This late-period novel -- yes, Moses clearly is a stand-in of sorts for author Yehoshua -- is also (largely) a work of almost painstakingly extreme realism, and Moses offers a solid defense of the approach. But in its descriptions of the films that are screened at the retrospective, the surrealistic and symbolic earlier approach is also presented in considerable detail.
       The demarcation point, the switch from one style to another, came decades earlier, when Moses split with his collaborator (and former student -- Moses used to be a high school teacher), Shaul Trigano. It was Trigano that was the creative force behind the first films, the screenwriter and visionary -- but their collaboration also was successful because Moses clearly had a talent for direction and for capturing Trigano's visions on film. The break came when Moses deviated from a script, undermining Trigano's vision; complicating matters, the scene involved Trigano's longtime girlfriend, Ruth -- and the betrayal of Trigano's script also ruined that relationship, Ruth switching sides completely and embracing Moses -- with whom she is still in a relationship; indeed, she is his companion on the trip to Spain.
       The break between the two collaborators was complete; "Moses still feels the stump of amputation", though he did manage to find greater (or at least more lucrative) success with his later films. Trigano, on the other hand, largely faded from the scene, never able to build on those early artistic successes.
       Moses is reminded of their bitter break even before the retrospective starts, as a painting -- Matthias Meyvogel's Caritas Romana -- hangs in his hotel room, a reminder of that contested scene that he (ostensibly for Ruth's sake) refused to film. It's hard to believe that any hotel would hang such a painting in a guest room (though an explanation for that is eventually revealed), and it certainly is a striking image; it's also an image that, as Moses continues to ponder it and what happened so many years earlier, dominates the book. (Oddly, the English-language publishers of the novel did not (unlike the Israeli publisher) choose to use it for the cover-illustration -- perhaps because it is too memorable an image.)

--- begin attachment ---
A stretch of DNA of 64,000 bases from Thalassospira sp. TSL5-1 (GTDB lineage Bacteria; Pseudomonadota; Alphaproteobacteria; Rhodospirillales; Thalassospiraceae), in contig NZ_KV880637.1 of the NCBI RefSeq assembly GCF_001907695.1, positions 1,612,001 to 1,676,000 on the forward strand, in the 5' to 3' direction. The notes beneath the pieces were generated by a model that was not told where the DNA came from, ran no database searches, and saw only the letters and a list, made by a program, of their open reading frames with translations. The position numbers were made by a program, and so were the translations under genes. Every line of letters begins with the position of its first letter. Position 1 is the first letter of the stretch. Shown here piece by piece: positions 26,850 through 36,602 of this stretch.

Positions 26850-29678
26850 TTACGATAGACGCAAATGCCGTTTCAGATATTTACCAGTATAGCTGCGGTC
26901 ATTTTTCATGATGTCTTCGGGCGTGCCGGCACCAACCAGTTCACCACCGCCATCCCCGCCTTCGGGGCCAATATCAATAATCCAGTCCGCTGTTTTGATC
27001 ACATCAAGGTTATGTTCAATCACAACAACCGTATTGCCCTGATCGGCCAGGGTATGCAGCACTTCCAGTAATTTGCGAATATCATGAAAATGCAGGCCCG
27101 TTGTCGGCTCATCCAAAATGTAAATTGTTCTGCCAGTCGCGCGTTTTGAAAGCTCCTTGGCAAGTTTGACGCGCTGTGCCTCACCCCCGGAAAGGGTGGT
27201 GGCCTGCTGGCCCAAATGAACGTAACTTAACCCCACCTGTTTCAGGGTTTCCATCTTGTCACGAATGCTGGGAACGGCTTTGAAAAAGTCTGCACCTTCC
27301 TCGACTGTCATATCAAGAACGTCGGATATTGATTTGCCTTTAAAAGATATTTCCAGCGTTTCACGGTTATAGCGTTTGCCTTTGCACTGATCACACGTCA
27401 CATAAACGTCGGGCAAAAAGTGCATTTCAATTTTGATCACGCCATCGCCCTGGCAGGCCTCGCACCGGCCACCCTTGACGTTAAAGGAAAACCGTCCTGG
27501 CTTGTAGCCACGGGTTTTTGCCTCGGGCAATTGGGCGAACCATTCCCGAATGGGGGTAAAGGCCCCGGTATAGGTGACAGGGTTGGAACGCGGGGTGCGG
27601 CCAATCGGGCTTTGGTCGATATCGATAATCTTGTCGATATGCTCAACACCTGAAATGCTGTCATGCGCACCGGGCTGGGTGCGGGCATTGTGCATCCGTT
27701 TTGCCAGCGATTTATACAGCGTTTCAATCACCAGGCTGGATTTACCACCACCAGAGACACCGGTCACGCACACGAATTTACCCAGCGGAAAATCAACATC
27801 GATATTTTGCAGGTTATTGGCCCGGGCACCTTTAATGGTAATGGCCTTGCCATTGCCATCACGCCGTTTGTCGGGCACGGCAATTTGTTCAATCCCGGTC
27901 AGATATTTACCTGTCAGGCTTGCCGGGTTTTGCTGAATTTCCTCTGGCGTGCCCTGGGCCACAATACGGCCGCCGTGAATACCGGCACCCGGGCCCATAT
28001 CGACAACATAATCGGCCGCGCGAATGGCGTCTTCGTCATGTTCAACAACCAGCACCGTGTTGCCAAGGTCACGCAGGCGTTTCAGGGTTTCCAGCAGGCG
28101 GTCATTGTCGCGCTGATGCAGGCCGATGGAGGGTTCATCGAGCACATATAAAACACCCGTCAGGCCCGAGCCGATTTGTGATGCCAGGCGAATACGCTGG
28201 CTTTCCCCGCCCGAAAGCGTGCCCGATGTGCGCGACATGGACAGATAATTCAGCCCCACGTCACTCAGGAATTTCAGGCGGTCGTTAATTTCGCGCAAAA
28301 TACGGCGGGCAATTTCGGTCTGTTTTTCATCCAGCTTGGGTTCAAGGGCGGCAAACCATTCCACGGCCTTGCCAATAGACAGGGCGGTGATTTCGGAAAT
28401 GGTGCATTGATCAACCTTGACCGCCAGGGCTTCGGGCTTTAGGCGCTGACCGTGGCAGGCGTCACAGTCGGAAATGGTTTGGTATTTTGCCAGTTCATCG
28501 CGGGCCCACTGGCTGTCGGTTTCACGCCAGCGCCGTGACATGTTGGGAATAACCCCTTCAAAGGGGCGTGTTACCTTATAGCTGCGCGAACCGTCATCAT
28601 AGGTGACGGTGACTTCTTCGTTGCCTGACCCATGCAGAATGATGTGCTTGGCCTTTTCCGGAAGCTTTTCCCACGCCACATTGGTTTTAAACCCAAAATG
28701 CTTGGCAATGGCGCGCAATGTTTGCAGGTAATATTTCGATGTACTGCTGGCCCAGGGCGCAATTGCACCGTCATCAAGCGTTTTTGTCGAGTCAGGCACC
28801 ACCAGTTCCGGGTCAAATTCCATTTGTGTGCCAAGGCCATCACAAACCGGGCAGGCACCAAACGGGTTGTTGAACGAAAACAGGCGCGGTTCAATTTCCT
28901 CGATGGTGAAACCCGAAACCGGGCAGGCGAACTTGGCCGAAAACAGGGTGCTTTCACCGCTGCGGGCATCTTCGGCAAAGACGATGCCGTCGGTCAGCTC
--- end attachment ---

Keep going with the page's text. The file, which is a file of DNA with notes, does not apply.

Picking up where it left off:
The first half of the novel describes, in fairly close detail, the retrospective -- complete with descriptions of the screened films, dubbed in Spanish and often cloudy in Moses' (and Ruth's) memories. In the second half Moses seeks out Trigano again, trying to connect with the still very bitter man -- Moses motivated, in large part, by his concern for Ruth.
       Trigano certainly holds more than just a grudge. Married with three children, he believes the consequences of Moses' betrayal to have been far more far-reaching than Moses could have ever imagined -- and he also claims, to underline yet again their yin and yang relationship:
You know and remember that everything that you think is absurd, I think has value and meaning.
       Already while at the retrospective Moses wondered about all this:
the director cannot shake off the suspicion that this retrospective was engineered by Trigano to compel him to defend the writer's fantasies.
       His instincts aren't completely wrong, and the novel is, in part, also a clash of these two approaches, Trigano's idealized (and completely uncompromising) artistic vision in conflict with Moses' much more down-to-earth realism. These two are forced into confrontation, first via the screen, where Moses faces his past, and then in person.
       The Retrospective is a novel full of slow, careful reflection. Eventually, the narrative also shifts, for one chapter -- the conversation between Trigano and Moses --, from the omniscient third person to the far more immediate second person (with Moses the 'you' being addressed). Like the painting which so much of the narrative lingers over for so long, The Retrospective is a rich, detailed canvas, but one which in its tight focus also forces itself upon the reader, who often might want to turn away.
       It is a practiced novelist's hand at work here, as the narrative is also subtly but expertly textured, from Moses' concern about Ruth's well-being (and how to deal with it) to his encounters with his former wife and with his daughter. Yet even as Yehoshua seems to do most of the things right here, a fundamental discomfort remains, as it doesn't entirely all fit together. There's a feeling of him nearly getting it right, but the whole nevertheless just being slightly off.
       Still, it's an interesting work, and quite accomplished.

- M.A.Orthofer, 20 February 2013

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Links:

The Retrospective: Reviews: Other books of interest under review:

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About the Author:

       Israeli author A.B.Yehoshua (א.ב. יהושע‎) was born in 1936.

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© 2013 the complete review